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Oil shale potential in Serbia.

Introduction

There are numerous basins and deposits of oil shale in Serbia, but they are explored at various levels. Most important basins of oil shale in Serbia are Aleksinac, Vranje, Senonian Tectonic Trench, Valjevo-Mionica, Western Morava, Krusevac, Babusnica, Kosanica, Nis and Levac [2]. Part of Aleksinac Basin and part of Vranje Basin (Goc-Devotin) have been explored in detail, while semi-detailed exploration has been performed at remaining parts of Aleksinac and Vranje (Vlase-Golemo Selo) basins. Other basins of oil shale are explored at basic exploration level, which enables planning of further exploration in order to reliably determine amounts of reserves and quality of oil shale. Serbian oil shale is of sapropel type (Aleksinac, Mionica and Petnica) and sapropel-coaly type (Babusnica, Vranje Basin, Senonian Tectonic Trench, etc.).

Further activities related to geological exploration are of particular importance regarding determination of organic matter and oil content, necessary for planning of future activities in connection to mining, processing, utilization and environmental protection [9].

Overview of oil shale deposits in Serbia

Basic geological exploration detected 21 oil shale basins and deposits of various qualities and potential, but only two deposits are explored in detail. These are Aleksinac deposit and Goc-Devotin deposit. Therefore, most of the oil shale potential in Serbia should be considered in terms of resources instead of reserves. Since Serbian legislation still has not regulated reconciliation of the reporting system, further on, reserves will be presented according to the current Serbian system. Locations of oil shale deposits are presented in Fig. 1, while basic data are given in Table 1.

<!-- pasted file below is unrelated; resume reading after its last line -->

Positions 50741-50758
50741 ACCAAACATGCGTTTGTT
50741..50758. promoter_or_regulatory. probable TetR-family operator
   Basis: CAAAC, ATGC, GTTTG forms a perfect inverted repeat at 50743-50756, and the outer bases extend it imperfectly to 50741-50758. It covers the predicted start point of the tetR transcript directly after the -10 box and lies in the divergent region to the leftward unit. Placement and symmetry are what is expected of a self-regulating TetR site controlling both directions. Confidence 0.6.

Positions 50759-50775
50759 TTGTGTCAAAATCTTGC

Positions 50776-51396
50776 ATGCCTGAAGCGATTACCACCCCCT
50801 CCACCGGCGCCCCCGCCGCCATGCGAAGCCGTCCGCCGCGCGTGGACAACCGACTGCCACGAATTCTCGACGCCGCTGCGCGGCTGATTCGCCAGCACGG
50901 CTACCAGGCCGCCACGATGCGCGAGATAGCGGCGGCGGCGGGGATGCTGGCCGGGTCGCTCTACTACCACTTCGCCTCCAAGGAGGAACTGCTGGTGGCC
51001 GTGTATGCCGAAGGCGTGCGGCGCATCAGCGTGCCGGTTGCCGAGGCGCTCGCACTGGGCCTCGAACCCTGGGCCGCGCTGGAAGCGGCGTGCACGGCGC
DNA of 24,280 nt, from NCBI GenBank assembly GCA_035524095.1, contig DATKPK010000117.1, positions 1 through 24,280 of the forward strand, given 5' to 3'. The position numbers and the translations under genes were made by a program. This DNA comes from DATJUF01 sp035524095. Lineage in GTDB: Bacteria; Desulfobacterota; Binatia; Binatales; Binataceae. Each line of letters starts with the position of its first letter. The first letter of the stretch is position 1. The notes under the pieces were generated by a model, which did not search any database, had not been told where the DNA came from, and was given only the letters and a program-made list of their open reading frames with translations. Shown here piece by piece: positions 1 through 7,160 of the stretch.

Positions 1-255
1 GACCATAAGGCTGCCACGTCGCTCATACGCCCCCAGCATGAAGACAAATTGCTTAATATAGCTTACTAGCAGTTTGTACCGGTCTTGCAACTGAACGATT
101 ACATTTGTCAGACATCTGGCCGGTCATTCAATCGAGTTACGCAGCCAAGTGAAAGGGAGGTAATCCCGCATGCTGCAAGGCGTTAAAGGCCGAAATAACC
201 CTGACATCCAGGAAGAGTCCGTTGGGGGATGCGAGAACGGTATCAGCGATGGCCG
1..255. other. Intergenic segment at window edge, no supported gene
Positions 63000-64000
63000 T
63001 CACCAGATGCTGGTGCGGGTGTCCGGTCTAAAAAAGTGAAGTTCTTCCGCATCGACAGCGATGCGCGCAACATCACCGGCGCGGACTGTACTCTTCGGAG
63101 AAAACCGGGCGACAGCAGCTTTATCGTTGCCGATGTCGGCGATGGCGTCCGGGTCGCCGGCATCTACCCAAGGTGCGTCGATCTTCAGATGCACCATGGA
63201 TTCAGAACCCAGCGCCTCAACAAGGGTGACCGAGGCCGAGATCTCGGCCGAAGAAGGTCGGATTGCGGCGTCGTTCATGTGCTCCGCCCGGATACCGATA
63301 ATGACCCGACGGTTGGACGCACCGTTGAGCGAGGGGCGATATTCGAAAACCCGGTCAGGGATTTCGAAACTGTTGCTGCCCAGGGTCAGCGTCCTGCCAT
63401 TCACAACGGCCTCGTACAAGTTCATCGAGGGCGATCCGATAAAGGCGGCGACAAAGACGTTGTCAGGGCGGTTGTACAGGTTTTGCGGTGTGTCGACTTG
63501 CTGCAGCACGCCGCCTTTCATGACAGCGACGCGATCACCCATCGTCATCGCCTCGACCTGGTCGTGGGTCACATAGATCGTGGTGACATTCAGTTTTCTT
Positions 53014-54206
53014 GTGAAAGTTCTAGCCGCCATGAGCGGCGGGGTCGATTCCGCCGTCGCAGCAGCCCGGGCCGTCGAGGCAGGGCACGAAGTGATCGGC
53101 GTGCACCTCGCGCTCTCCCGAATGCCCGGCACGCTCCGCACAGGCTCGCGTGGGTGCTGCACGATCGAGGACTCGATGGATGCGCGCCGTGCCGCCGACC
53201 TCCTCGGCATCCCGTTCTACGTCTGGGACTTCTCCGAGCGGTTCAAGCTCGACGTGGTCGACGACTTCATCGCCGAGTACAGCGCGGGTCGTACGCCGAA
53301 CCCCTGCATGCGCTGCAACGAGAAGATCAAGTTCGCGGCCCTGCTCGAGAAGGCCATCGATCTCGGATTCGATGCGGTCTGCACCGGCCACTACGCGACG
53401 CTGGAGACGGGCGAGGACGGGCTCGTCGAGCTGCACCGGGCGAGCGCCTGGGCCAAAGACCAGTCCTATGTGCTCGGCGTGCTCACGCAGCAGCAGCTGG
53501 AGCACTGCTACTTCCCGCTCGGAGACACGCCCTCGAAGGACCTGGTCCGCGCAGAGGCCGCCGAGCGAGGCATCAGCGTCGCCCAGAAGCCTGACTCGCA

Aleksinac Basin consists of Aleksinac deposit and Bovan-Prugovac deposit. Aleksinac Deposit has been explored in detail over the area of 20 [km.sup.2] [6]. Calculated reserves of A, B and C1 category are categorized as non-balanced since no processing technology is defined. Average thickness of roof oil shale is 75.5 m, with average oil yield of 10% by mass, while the thickness of floor oil shale is 26 m, with oil yield of 12.5% by mass. Oil shale dips toward west by 30-50[degrees], down to the depth of 700 m in the central part of the deposit. Total reserves of oil shale in Aleksinac deposit are calculated 2.0 billion tonnes (Table 1).

[FIGURE 1 OMITTED]

Bovan-Prugovac deposit is characterized by floor package of oil shale with average thickness of 20 m with oil yield of 6% by mass. Estimated reserve of C1 category is 210 million tonnes [8].

Vranje basin consists of several oil shale deposits, where most important one is Goc-Devotin. The thickness of upper oil shale package is 15 m, with average content of organic substance of 8.8% by vol. and average oil yield of 4.5% by mass. Overall reserves of categories A, B and C1 in upper package are estimated at 22 million tonnes [8]. Average thickness of lower package of oil shale is 3.9 m, with average content of organic substance of 5.9% by vol. and average oil yield of 2.1% by mass. Oil shale reserves in lower package are of [C.sub.1] category, and these are estimated at 14 million tonnes [8].